The following is a list of the 38 clonal varieties (“cultivars”) of sweet potatoes grown. Those listed without an asterisk were grown at the Main Plot, those which have a single asterisk were grown at the East Annex only, and those which are listed with double asterisks were grown in both fields. There are only two in the last-named category.

Amish Bush Porto Rico*
Amish White Bunch*
Arkansas Red Leaf*
Dingess Old-Time White*
Dingess Pink Tint*
Fork Leaf/Malton
Frazier White*
Georgia Yam (not GA Jet)
Gold Star*
Golden Slipper*
Indiana Gold
Korean Purple*
Lace Leaf*
Margaret Bray*
Maryland 810*
Old Fashioned Southern Queen (OFSQ)*
Old Kentucky*
Orange Oakleaf*
Pelican Processor
Porto Rico (Old Fashioned Vining)
Razorback (U-of-A)*
Red Ivy Leaf*
Red Wine Velvet*
Ringley’s Porto Rico*
Theodore Meece

Some notes should here be made concerning the identities of several cultivars named in the foregoing list. The fork-leafed variety is one which was received with no varietal name label, but we believe it to be identical with ‘Malton’, whose description it closely fits and which is known to have been raised by the grower who supplied the slips. Hereinafter it shall be referred to as “Fork Leaf/Malton”. It is a vigorous vining type, having large red-skinned tubers.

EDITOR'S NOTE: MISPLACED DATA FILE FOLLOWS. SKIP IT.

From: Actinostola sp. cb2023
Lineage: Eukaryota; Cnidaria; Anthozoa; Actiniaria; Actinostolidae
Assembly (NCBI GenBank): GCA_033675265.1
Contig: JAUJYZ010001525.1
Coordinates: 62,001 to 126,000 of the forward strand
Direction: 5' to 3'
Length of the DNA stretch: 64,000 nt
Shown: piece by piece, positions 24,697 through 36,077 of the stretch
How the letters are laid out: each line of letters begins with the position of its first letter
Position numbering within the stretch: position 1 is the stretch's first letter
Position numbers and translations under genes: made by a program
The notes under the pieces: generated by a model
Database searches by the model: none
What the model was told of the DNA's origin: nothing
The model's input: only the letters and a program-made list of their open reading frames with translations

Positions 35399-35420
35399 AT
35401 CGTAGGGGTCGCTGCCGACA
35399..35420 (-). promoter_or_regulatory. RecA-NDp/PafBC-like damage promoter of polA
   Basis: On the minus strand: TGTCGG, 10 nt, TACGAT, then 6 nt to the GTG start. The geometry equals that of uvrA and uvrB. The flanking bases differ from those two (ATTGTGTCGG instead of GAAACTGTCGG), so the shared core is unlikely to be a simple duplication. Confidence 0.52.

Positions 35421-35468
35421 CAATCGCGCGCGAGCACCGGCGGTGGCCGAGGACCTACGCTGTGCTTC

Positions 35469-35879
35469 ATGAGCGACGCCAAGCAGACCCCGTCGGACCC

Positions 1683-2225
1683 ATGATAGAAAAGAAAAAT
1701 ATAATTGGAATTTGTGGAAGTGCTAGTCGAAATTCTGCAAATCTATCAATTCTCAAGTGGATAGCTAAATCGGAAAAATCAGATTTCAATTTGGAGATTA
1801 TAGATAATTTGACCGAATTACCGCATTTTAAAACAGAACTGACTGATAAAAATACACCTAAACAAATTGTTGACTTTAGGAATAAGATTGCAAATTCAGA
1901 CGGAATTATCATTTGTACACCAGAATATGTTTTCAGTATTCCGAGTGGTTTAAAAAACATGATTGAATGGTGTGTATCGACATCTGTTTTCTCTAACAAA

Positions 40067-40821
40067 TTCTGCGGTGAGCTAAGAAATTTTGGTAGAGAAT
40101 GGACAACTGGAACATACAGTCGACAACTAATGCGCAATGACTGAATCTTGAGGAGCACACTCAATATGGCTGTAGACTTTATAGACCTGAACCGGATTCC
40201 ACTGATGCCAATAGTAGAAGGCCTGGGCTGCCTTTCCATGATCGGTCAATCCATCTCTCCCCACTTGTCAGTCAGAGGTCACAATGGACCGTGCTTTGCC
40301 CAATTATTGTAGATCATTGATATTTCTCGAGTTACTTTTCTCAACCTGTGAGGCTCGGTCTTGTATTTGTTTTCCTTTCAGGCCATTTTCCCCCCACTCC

The ‘Georgia Yam’ evaluated herein is not, as might be supposed, the same as ‘Georgia Jet’. In fact, the habits and qualities of the Georgia Yam were found to be very different from those of the Georgia Jet, although both of them bear red-skinned tubers containing orange flesh.